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Billy Hicks reviews Knightmare Live's Edinburgh Festival show of August 13th.

"Ticket for Knightmare Live, please!" I say at the Gilded Balloon box office, four and a half hours before it starts but getting my ticket early to be on the safe side.

"I don't think that's possible" came the reply. She checks the computer. "No, I'm afraid it's sold out".

I felt like a combination of Giles at Christmas, Simon after sidestepping left and the feelings of every KM fan circa September 1995 and not seeing Series 9 on their screens. Having only the time to spend two full days in Edinburgh, Tuesday August 13th was my one and only chance to see the show up there, a day off for the cast and crew on Wednesday.

"It's been really popular, it's been selling out every day" was her further reply, followed by "...but there might be tickets released an hour before the show." All I could do was wait until then. Explore the city, see some other shows and return around half 4, not thinking that out of all the shows I was going to see up here, the one absolute definite might not be possible. I'd waited twenty years for this, surely I wasn't going to miss out?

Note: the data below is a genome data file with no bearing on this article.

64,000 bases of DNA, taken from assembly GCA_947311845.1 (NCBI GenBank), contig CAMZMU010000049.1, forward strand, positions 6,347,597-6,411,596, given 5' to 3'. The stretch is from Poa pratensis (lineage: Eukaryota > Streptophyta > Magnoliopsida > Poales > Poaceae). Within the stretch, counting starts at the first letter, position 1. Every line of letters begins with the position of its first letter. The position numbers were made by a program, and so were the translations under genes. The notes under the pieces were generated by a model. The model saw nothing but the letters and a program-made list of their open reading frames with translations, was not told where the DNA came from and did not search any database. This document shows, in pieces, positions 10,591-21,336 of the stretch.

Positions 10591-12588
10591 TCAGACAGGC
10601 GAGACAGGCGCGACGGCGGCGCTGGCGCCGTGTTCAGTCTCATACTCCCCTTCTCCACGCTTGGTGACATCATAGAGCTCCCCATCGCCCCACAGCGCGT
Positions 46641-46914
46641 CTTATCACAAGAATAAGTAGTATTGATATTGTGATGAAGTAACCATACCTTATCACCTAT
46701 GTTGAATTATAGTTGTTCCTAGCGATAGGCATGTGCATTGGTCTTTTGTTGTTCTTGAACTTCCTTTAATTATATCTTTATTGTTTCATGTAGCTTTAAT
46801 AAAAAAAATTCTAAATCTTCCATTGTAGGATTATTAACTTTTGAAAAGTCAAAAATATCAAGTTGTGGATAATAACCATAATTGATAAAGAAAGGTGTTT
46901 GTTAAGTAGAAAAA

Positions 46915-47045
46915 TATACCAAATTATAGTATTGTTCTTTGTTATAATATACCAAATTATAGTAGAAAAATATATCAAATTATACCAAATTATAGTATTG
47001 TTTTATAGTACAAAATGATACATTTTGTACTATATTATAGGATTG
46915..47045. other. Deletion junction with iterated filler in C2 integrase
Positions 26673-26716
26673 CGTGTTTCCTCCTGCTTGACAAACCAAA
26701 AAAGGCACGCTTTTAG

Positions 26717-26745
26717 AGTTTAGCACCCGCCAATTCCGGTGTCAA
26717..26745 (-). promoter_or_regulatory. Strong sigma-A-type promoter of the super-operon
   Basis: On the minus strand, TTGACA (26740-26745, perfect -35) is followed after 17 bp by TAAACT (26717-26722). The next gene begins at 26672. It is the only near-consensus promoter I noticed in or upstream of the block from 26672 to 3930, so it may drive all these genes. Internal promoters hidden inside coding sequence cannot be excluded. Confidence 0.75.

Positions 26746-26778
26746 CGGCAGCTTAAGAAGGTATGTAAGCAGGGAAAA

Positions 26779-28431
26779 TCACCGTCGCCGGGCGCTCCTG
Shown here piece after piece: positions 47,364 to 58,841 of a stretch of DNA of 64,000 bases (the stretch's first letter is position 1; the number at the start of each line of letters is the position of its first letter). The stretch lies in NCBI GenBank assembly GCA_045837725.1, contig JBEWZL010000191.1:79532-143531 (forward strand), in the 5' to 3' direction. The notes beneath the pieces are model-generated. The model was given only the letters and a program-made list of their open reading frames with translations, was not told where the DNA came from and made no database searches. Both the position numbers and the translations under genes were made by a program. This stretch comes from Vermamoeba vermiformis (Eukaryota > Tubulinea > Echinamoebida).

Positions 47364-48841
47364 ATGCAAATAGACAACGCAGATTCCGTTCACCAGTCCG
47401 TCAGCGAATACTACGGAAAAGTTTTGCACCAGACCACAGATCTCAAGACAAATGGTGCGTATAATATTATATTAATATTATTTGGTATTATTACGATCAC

I went back to the Gilded Balloon at 4:20, still an hour and ten minutes before it started, and asked again if there were any tickets available. She checks the computer.

"There's one."

And my £10.50 is instantly spent. Spellcasting J A M M Y S O D.

The Greatest Year

In what has been easily the greatest year to be a Knightmare fan since the show ended almost two decades ago, it still feels almost unreal what's happened - and what continues to happen - in the last twelve months.